1342 Farrow Pkwy, Myrtle Beach, SC 29577  

James E. Mills, DDS & Associates

(843) 293-6700
 

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(843) 293-6700
Fax: (843) 293-6740

1342 Farrow Pkwy
Myrtle Beach, SC 29577

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Online Dental Education Library

Our team of dental specialists and staff strive to improve the overall health of our patients by focusing on preventing, diagnosing and treating conditions associated with your teeth and gums. Please use our dental library to learn more about dental problems and treatments available. If you have questions or need to schedule an appointment, contact us.

Gum disease can affect your heart and body.

Maintaining good oral health has many rewards: A sparkling smile, fresh breath, and healthy gums. But recent scientific evidence suggests that it may have an even greater benefit to your overall health: Specifically, it could potentially reduce your risk for a number of systemic (whole-body) diseases, including cardiovascular disease (CVD), diabetes, and rheumatoid arthritis — even premature birth.

Periodontal (gum) disease is estimated to affect nearly half of all Americans, and is the major cause of adult tooth loss. Numerous studies have shown that patients with severe periodontal disease are at increased risk for developing cardiovascular disease. Periodontitis may also increase the chance that diabetes will develop or progress, and research suggests an association between gum disease and adverse pregnancy outcomes as well.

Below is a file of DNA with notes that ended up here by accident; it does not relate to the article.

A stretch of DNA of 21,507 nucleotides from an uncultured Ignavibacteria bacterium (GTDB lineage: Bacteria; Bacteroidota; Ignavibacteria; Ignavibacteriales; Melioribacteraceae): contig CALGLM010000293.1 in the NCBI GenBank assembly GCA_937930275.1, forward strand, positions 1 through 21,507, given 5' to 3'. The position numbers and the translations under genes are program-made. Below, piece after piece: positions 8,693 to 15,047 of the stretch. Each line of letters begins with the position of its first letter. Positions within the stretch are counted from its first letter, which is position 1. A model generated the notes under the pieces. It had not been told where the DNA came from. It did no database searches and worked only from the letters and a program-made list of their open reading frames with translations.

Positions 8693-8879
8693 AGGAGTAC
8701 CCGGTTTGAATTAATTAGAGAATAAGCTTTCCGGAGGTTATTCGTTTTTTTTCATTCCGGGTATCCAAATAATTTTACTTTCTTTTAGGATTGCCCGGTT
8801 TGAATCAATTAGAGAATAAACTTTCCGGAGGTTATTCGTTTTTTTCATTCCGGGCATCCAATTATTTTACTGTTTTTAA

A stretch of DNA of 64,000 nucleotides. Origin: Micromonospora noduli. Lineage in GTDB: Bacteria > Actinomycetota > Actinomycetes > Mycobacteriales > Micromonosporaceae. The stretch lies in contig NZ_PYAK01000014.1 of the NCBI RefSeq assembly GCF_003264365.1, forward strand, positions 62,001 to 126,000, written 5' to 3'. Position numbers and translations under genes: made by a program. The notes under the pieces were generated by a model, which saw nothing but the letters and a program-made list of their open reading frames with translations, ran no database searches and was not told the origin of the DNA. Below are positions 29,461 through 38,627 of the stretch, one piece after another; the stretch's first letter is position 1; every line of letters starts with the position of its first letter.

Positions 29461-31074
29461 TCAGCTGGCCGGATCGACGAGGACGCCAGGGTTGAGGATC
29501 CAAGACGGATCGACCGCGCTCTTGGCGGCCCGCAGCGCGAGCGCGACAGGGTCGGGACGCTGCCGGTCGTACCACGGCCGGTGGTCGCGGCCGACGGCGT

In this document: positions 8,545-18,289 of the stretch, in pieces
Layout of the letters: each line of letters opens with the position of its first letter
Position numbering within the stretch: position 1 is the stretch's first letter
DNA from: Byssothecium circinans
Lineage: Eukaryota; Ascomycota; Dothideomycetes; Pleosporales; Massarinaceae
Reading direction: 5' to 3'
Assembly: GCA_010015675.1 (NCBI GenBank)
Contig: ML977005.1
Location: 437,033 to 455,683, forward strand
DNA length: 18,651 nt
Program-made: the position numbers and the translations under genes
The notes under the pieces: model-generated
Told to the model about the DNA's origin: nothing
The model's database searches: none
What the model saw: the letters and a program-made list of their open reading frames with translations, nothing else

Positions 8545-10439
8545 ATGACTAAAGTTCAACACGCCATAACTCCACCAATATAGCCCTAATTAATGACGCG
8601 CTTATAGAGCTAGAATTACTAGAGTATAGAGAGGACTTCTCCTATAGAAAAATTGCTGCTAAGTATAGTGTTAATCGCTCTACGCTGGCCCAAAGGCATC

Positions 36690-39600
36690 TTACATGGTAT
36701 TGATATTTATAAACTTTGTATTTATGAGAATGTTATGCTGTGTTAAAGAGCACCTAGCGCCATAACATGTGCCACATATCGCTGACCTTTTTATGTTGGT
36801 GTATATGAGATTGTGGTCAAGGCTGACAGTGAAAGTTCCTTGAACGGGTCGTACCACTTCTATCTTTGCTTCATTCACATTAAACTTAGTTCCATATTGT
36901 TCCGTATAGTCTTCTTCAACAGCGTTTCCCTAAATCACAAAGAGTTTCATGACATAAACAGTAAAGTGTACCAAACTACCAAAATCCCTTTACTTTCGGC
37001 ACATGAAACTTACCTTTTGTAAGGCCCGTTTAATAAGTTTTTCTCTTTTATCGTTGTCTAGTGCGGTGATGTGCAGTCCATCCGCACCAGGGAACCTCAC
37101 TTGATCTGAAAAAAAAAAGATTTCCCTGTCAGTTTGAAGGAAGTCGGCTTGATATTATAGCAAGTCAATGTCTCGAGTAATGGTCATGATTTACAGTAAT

Inflammation: Friend and Foe

Gum inflammation.What's the link between diseases of the mouth — like gum disease — and those of the body? They are connected by the body's natural reaction to harmful stimuli, which we call the inflammatory response. Often characterized by pain, redness and swelling, inflammation is a process by which your immune system responds to damage or disease in your tissues. Inflammation can help the body heal — or, if it becomes chronic, it can lead to more serious problems.

Gum disease (periodontitis), CVD, diabetes and rheumatoid arthritis are all associated with the same type of inflammatory response. Studies have found that moderate to severe periodontitis tends to increase the level of systemic inflammation — a condition that may smolder in the background, awaiting the right conditions to flare into a more serious disease. It has also been shown that the same strains of bacteria that are found in inflamed gum tissue may also appear in the arterial plaques of individuals suffering from CVD.